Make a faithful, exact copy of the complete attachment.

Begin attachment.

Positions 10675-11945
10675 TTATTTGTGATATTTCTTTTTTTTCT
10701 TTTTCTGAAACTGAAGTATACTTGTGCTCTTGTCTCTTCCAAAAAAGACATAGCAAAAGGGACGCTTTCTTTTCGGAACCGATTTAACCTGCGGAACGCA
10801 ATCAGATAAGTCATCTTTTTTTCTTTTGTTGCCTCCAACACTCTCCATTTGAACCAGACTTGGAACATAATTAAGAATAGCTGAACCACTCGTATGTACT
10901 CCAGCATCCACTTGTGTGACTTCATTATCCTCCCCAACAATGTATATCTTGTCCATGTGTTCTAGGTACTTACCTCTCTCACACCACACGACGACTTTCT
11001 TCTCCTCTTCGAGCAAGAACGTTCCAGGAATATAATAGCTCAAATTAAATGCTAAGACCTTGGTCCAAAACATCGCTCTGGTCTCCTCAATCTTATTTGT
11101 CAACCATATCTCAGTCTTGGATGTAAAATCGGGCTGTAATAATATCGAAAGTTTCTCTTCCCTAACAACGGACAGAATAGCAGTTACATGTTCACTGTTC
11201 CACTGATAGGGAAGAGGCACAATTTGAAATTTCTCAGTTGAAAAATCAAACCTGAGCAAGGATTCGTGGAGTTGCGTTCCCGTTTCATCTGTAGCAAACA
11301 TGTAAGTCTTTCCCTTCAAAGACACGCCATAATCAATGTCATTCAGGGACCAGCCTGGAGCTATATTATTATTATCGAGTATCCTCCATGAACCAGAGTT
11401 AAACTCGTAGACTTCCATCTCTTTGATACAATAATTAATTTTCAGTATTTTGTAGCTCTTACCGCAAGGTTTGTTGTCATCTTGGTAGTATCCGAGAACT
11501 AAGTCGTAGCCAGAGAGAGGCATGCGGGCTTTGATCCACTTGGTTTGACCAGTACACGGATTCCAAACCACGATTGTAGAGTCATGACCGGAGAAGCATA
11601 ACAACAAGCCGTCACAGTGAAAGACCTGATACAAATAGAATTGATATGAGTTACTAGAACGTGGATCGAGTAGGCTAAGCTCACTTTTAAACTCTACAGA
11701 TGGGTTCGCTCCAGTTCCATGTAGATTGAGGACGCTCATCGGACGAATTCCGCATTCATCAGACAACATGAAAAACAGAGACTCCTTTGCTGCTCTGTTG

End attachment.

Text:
Positions 10675-11945
10675 TTATTTGTGATATTTCTTTTTTTTCT
10701 TTTTCTGAAACTGAAGTATACTTGTGCTCTTGTCTCTTCCAAAAAAGACATAGCAAAAGGGACGCTTTCTTTTCGGAACCGATTTAACCTGCGGAACGCA
10801 ATCAGATAAGTCATCTTTTTTTCTTTTGTTGCCTCCAACACTCTCCATTTGAACCAGACTTGGAACATAATTAAGAATAGCTGAACCACTCGTATGTACT
10901 CCAGCATCCACTTGTGTGACTTCATTATCCTCCCCAACAATGTATATCTTGTCCATGTGTTCTAGGTACTTACCTCTCTCACACCACACGACGACTTTCT
11001 TCTCCTCTTCGAGCAAGAACGTTCCAGGAATATAATAGCTCAAATTAAATGCTAAGACCTTGGTCCAAAACATCGCTCTGGTCTCCTCAATCTTATTTGT
11101 CAACCATATCTCAGTCTTGGATGTAAAATCGGGCTGTAATAATATCGAAAGTTTCTCTTCCCTAACAACGGACAGAATAGCAGTTACATGTTCACTGTTC
11201 CACTGATAGGGAAGAGGCACAATTTGAAATTTCTCAGTTGAAAAATCAAACCTGAGCAAGGATTCGTGGAGTTGCGTTCCCGTTTCATCTGTAGCAAACA
11301 TGTAAGTCTTTCCCTTCAAAGACACGCCATAATCAATGTCATTCAGGGACCAGCCTGGAGCTATATTATTATTATCGAGTATCCTCCATGAACCAGAGTT
11401 AAACTCGTAGACTTCCATCTCTTTGATACAATAATTAATTTTCAGTATTTTGTAGCTCTTACCGCAAGGTTTGTTGTCATCTTGGTAGTATCCGAGAACT
11501 AAGTCGTAGCCAGAGAGAGGCATGCGGGCTTTGATCCACTTGGTTTGACCAGTACACGGATTCCAAACCACGATTGTAGAGTCATGACCGGAGAAGCATA
11601 ACAACAAGCCGTCACAGTGAAAGACCTGATACAAATAGAATTGATATGAGTTACTAGAACGTGGATCGAGTAGGCTAAGCTCACTTTTAAACTCTACAGA
11701 TGGGTTCGCTCCAGTTCCATGTAGATTGAGGACGCTCATCGGACGAATTCCGCATTCATCAGACAACATGAAAAACAGAGACTCCTTTGCTGCTCTGTTG